A database having a set of triggers is called an active database and each trigger in the database has three parts, an event, a condition and an action. The event part is a change to the database, such as an insertion, deletion, or modification of a table, that activates the trigger. The SQL statement which is the activating event, is termed the activating statement. A condition is a test by the activated trigger to determine whether the trigger action should occur and an action is an SQL statement that is executed if the trigger event and trigger condition are both satisfied. The set of rows affected (i.e., inserted, updated, or deleted) by the activating statement is termed the affected set of rows for the relevant trigger.
The action part of the trigger can occur either before or after the activating statement. If before, it is called a before-trigger and if after, it is called an after-trigger. In addition, triggers can operate at the row level or the statement level. A statement trigger executes its action once per activating statement and a row trigger executes its action for each row in the affected set. The combination of “before” and “after” with “row” and “statement” creates four different types of triggers. Chain reactions of trigger actions and recursive trigger actions are also possible.
The execution of triggers in a relational database is governed by the proposed ANSI standard for SQL (SQL:1999) which places certain restrictions on trigger execution. A chief restriction is that the triggers be executed serially in their creation time order or at least that the serial execution of triggers be equivalent in outcome and effect on the database to the execution of triggers in their creation time order. However, the serial execution of triggers including before-triggers, in accordance with the proposed ANSI:99 standard, would seriously affect the performance of the DMBS, especially if many before-trigger actions are involved. Thus, there is a need for the improved execution of multiple before-trigger actions for improved performance of such actions over a purely sequential execution, but still conforming to the ANSI standard.
The present invention is directed towards the above need. A method, in accordance with the present invention, of forming an execution plan for a plurality of trigger actions in an active database includes determining the triggers activated by an activating statement, where the activated triggers are before-triggers. The method further includes forming an operator tree for the activating statement, where the activating statement includes a table-affecting operator and forming an action tree for each trigger action that is activated by the statement. Next, the table-affecting operator is removed from the activating statement operator tree and a tentative execution operator is created that includes any operations of the activating statement other than the table-affecting operator. A temporary table for accumulating rows affected by the tentative execution operator and the activated before triggers is then obtained. Following this a subtree is formed by interconnecting an insertion operator between the temporary table and a flow operator that is operative to receive the operator tree input rows and pipeline the rows to the insertion operator. The actions of the activated before-triggers and the tentative execution operation are then inserted into the flow between the operator tree input and temporary table and the table-affecting operator, which receives input from the temporary table, is then connected to the subtree for execution after the execution of the subtree.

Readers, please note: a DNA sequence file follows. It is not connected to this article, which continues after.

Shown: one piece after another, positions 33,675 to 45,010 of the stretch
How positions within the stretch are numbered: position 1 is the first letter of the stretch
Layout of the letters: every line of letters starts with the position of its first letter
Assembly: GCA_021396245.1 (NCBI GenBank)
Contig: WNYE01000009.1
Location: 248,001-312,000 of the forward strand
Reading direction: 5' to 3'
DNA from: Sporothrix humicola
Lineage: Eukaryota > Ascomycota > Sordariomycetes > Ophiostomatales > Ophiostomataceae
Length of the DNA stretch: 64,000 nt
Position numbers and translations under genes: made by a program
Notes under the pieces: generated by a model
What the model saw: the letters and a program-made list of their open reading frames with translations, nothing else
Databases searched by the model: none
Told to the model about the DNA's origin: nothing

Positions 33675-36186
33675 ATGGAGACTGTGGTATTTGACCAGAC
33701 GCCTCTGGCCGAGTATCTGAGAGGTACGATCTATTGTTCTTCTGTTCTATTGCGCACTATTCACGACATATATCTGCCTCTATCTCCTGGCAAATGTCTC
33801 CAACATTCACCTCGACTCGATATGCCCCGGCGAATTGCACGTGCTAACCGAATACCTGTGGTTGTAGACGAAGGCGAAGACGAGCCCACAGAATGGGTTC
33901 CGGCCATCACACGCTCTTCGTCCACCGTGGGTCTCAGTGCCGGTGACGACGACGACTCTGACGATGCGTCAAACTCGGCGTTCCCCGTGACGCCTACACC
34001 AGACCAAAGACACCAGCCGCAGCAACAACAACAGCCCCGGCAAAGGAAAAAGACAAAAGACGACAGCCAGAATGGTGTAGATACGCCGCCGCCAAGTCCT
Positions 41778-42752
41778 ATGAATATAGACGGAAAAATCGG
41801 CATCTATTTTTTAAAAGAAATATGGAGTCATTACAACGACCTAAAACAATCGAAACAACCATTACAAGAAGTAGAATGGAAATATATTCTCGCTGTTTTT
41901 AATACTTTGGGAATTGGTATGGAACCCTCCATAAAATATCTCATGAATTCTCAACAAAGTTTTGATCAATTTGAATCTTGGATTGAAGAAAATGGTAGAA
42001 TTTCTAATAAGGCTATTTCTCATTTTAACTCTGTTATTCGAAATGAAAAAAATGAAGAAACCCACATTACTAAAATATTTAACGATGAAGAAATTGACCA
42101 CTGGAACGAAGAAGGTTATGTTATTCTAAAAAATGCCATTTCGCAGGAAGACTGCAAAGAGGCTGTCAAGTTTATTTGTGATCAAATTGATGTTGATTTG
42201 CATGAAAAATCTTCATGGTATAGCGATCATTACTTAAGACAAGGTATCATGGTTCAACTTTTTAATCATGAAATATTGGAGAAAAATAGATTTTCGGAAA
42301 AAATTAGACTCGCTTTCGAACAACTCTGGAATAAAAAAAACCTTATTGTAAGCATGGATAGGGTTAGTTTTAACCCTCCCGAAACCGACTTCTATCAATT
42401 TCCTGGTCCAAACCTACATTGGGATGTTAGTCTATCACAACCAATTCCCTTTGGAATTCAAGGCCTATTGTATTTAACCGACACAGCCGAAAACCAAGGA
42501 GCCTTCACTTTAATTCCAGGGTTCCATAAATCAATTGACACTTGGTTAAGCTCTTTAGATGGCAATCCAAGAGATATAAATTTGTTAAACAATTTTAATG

Any row after-triggers that are activated by the activating statement are interconnected for pipelined execution with the table-affecting operator and any statement after-triggers are interconnected for execution subsequent to the activating statement.
An advantage of the present invention is that before triggers are executed as a combined trigger to reduce the execution time of the triggers compared to purely sequential execution of the before triggers.
These and other features, aspects and advantages of the present invention will become better understood with regard to the following description, appended claims, and accompanying drawings where:
FIG. 1 illustrates a typical database management system;
FIG. 2A illustrates a Flow operator;
FIG. 2B illustrates an Ordered Union Operator;
FIG. 2C illustrates a Parallel Union Operator;
FIG. 3 shows an operator tree for a statement;